I think if you look at what it means to engage people; it typically boils down to moving narratives. You want to tap into the intellectual and the sensory aspect of people’s experiences with these stories. Light and sound augment stories with colours, music, sound conflict, dialogue, and emotions. This allows the audience to relate the plot to their feelings in the moment. Given that visual storytelling is one of the most potent forms to connect with people, projection mapping enables brands to build on a good narrative and keep their target demographic compelled.

What policies or initiatives are necessary to promote the adoption of projection mapping in tourism?
Well, light and sound shows are a major part of experiencing India’s rich cultural heritage. For instance, there is the nightly 40-minute light and sound show of Lord Krishna’s life on the façade of the Sri Krishna Janmabhoomi Temple in Uttar Pradesh. There’s also the creation of a son et lumière at Gwalior Fort in Madhya Pradesh, and Leh Palace, a former royal palace overlooking the city of Leh in Ladakh. These are just some notable examples, but the wider point is that India’s cultural fabric lends itself intuitively to projection mapping.

That being said, promoting greater adoption will hinge on exploring ways to leverage projection mapping to foster cultural and community engagement more widely. For instance, landmarks in more densely populated areas can also be used as backdrops to tell stories about the people that live there, to create awareness around current issues, as well as reach wider audiences when it comes to official information.

As virtual and augmented reality technologies continue to evolve, how do you see projection mapping intersecting with these technologies to create even more immersive and interactive?
Well, as with anything new, there are enthusiasts and cynics. On the one hand, there is immense potential to truly elevate the entertainment quotient through VR/AR. However, there are of course issues around convenience, as the headsets that these technologies run on are considered intrusive in some quarters. I think it’s important to be measured about the intersection of these technologies and projection mapping.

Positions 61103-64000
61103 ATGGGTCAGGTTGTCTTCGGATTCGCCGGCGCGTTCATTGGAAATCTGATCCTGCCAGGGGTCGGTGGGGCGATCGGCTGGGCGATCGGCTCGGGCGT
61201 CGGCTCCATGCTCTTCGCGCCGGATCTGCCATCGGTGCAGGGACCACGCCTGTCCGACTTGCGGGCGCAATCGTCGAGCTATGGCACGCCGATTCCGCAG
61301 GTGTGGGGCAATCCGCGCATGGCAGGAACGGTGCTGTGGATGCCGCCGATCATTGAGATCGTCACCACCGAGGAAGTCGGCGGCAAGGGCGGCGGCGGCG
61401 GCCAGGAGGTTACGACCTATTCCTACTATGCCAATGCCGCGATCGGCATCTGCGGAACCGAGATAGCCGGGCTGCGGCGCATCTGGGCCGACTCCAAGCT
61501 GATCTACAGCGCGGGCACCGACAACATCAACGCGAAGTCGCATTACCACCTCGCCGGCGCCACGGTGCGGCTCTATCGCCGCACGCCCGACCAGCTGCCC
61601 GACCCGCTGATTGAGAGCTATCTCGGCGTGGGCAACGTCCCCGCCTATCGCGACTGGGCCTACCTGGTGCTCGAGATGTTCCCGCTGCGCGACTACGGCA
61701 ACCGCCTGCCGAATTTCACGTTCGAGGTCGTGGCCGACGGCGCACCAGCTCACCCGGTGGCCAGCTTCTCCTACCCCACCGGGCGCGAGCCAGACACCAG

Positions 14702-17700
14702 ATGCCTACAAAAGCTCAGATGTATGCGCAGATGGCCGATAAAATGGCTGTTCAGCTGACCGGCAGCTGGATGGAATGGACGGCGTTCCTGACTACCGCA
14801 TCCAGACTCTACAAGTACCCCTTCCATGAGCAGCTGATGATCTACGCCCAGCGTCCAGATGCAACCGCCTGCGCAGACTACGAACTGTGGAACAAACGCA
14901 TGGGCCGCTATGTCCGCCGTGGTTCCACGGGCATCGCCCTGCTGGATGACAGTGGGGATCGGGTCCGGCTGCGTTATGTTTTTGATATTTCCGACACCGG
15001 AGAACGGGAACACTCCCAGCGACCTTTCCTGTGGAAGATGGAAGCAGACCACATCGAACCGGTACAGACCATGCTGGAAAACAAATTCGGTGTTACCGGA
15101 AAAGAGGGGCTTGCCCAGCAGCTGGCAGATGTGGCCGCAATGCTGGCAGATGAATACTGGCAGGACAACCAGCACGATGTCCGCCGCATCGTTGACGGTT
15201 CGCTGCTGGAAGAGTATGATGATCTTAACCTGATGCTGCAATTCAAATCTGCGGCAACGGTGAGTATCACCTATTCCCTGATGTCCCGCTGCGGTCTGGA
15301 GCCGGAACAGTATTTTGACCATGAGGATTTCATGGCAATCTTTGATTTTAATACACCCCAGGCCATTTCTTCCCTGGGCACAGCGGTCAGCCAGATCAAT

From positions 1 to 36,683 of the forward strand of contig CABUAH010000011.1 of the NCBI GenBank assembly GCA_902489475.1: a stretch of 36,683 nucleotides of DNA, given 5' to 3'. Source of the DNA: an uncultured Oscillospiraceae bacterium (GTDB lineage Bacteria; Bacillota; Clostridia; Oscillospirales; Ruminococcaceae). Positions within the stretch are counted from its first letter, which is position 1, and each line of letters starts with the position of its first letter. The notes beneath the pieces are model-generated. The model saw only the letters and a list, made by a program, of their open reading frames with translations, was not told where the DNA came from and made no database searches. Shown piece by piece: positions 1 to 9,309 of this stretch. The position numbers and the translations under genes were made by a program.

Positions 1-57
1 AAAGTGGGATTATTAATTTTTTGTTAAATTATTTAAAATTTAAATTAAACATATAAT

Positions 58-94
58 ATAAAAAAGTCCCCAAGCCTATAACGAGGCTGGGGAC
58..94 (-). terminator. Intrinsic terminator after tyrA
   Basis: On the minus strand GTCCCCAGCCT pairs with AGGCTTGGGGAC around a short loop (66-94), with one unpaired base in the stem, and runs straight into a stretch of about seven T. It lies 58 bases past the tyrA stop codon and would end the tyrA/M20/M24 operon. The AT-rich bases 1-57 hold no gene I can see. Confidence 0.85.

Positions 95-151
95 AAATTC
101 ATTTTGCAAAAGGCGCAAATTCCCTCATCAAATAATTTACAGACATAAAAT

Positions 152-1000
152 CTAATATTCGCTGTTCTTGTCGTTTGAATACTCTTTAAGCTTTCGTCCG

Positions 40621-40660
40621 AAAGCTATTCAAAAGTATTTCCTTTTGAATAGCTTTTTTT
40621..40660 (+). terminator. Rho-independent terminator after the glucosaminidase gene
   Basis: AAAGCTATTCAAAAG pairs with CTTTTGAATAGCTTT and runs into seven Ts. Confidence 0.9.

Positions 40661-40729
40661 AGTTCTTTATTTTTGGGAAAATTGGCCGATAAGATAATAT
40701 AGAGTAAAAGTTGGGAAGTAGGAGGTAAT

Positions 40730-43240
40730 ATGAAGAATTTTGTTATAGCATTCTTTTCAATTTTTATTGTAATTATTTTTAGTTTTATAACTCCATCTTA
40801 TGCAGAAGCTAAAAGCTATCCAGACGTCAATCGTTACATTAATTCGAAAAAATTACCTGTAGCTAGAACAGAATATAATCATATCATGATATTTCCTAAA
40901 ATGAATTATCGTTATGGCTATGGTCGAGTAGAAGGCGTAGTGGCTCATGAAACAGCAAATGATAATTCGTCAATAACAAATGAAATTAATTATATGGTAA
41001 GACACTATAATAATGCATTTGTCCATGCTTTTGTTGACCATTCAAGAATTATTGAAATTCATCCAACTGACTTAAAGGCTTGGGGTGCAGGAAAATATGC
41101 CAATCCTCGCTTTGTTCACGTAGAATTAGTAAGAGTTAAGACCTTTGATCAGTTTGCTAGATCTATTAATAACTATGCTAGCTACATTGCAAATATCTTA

The transition from novelty to mainstream is neither easy nor guaranteed, but it’s a leap these technologies will need to make eventually. A key hurdle to universal acceptance will likely come from how seamlessly it integrates as the lines between real and virtual blur. These technologies may feel impractical now, but it is certainly possible that they can evolve so as to not come at the cost of convenience.

How do you envision projection mapping technology contributing to sustainability initiatives in the future?
One simple way projection mapping can lead to better environmental outcomes is that it reduces wastage by minimising the need for physical construction of elaborate sets.

But there also needs to be product design that takes a climate-conscious approach. Indeed, power consumption by projectors are significant emitters while also being the biggest driver of total cost of ownership.

For example, the Christie Griffyn 4K50-RGB pure laser projector has a brightness output of 50,000 lumens, but does so by generating an incredible 15.9 lumens per watt. This makes it the most energy-efficient laser projector available today in its class, with comparable projectors deliver on average 10 lumens per watt. That means 50% more light for each watt-hour consumed, 33% less power consumed, a 33% smaller carbon footprint, and 33% savings on electricity.